Simply put, a blockchain is a distributed, decentralized database. The copies of these databases are stored on a large number of servers. A single update on one server results in simultaneous updates of the data on all others. Transactions in blockchain-based platforms cannot be changed afterwards and are mostly transparent. Tokens can now be linked to these transactions, primarily as digital representations of valuables, ownership, money or securities. Transactions are transferred and updated in real-time, and all processes are automated and standardized via smart contracts. Objects of value are recorded in an unchangeable data structure and managed by an algorithm based on cryptographic mechanisms. Thus, numerous points of friction in today’s economy can be counteracted preventively. These features make blockchain a predestined fit for establishing a universal and user-friendly database for storing information and value of all the protected intellectual properties. This would for instance significantly ease the processes of mergers and acquisitions.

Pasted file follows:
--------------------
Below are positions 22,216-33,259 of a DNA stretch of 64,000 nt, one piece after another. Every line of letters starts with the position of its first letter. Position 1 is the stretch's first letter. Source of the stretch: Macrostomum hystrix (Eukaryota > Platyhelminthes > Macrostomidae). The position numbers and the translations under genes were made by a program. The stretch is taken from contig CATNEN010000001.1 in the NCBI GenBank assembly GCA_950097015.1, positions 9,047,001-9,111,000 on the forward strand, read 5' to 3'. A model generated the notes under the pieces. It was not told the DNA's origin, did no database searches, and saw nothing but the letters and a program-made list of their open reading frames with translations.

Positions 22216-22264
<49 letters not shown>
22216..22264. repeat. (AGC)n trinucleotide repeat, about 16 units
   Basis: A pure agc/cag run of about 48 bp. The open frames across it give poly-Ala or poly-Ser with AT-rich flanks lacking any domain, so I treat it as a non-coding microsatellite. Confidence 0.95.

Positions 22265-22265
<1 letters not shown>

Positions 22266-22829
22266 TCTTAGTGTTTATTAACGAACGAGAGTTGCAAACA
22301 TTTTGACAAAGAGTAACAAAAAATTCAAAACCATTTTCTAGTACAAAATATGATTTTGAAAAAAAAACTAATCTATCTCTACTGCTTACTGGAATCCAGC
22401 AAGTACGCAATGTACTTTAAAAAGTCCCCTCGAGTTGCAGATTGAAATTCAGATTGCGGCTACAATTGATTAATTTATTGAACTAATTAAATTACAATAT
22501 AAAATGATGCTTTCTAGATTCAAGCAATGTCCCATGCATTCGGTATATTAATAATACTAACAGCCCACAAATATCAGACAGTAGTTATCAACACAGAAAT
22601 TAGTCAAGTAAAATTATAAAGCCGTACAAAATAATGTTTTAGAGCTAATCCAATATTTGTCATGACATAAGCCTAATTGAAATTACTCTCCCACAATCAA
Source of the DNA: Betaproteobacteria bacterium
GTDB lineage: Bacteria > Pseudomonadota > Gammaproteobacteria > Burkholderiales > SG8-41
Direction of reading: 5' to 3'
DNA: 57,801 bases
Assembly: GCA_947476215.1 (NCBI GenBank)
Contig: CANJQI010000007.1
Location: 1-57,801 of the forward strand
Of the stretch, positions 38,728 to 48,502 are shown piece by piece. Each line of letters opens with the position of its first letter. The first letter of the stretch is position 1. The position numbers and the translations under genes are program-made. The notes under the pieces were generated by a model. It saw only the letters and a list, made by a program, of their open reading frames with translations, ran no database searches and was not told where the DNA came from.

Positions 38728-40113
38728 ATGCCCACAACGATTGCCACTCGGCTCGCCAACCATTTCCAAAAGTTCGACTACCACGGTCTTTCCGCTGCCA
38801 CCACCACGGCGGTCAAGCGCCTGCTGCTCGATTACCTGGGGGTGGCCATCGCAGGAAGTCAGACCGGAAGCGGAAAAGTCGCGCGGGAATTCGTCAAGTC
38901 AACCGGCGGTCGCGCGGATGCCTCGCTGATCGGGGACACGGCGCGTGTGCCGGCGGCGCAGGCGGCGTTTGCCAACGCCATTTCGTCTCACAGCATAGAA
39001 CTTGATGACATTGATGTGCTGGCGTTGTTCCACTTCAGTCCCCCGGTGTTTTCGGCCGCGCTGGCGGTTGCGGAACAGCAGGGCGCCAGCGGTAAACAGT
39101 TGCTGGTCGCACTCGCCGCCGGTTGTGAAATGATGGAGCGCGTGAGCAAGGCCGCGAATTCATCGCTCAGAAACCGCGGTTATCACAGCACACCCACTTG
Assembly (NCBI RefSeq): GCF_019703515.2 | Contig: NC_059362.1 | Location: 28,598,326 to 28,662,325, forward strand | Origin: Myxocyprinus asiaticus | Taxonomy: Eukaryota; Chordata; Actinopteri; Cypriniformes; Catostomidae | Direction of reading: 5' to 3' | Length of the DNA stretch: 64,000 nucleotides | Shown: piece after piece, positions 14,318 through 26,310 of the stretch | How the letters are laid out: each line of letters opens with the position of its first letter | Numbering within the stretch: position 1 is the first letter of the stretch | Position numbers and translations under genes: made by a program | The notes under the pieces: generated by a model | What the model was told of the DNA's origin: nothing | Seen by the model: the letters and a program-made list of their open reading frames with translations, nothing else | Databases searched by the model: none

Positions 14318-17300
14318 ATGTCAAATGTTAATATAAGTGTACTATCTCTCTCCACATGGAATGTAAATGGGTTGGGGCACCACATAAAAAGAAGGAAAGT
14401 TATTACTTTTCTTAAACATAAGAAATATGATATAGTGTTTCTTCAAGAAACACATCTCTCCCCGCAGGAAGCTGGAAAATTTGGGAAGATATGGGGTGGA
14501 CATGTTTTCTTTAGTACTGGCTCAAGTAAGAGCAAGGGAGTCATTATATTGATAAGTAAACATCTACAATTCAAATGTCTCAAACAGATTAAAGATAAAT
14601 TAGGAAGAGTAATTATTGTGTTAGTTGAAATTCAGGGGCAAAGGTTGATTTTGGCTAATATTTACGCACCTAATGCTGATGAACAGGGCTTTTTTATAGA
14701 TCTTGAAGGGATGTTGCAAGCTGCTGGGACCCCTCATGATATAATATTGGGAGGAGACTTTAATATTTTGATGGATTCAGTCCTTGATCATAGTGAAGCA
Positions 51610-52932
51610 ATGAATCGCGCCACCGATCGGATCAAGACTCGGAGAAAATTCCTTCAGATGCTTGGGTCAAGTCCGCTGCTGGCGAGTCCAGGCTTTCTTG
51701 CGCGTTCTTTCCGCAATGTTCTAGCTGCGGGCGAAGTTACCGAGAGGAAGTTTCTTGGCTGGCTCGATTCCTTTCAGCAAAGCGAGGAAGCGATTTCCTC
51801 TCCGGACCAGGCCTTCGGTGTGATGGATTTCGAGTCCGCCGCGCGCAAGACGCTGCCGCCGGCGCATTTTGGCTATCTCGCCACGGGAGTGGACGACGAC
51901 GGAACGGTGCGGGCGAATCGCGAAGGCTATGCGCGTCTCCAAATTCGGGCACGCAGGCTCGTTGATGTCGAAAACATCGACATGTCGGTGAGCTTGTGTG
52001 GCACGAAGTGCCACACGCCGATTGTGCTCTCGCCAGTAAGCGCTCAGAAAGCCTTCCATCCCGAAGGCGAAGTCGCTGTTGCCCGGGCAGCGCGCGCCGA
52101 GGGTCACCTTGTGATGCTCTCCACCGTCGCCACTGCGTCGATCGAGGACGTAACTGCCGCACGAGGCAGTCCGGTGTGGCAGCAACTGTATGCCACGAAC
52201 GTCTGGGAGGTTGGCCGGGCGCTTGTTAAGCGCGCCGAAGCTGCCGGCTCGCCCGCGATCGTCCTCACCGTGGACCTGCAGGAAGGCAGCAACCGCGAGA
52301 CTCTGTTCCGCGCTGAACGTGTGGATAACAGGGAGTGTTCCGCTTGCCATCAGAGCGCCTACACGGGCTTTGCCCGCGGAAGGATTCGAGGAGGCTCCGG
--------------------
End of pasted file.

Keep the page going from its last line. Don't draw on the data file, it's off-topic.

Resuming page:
The ramifications of the SolarWinds attack are still unfolding more than four months since the breaches were revealed to the public. One underappreciated facet of the wide-ranging scandal that has engulfed much of the U.S. government and hundreds of major companies involves the powerful role the open source community played in helping enterprises respond to the crisis, according to Greg Bell, co-founder and CSO of cybersecurity company Corelight.
“What happened with the Sunburst malware is that when FireEye/Mandiant discovered the attack and made this sort of amazingly detailed disclosure, they released information about the attack—so called indicators of compromise—in open formats on GitHub, the platform where open source tools are built and where information is shared,” Bell said.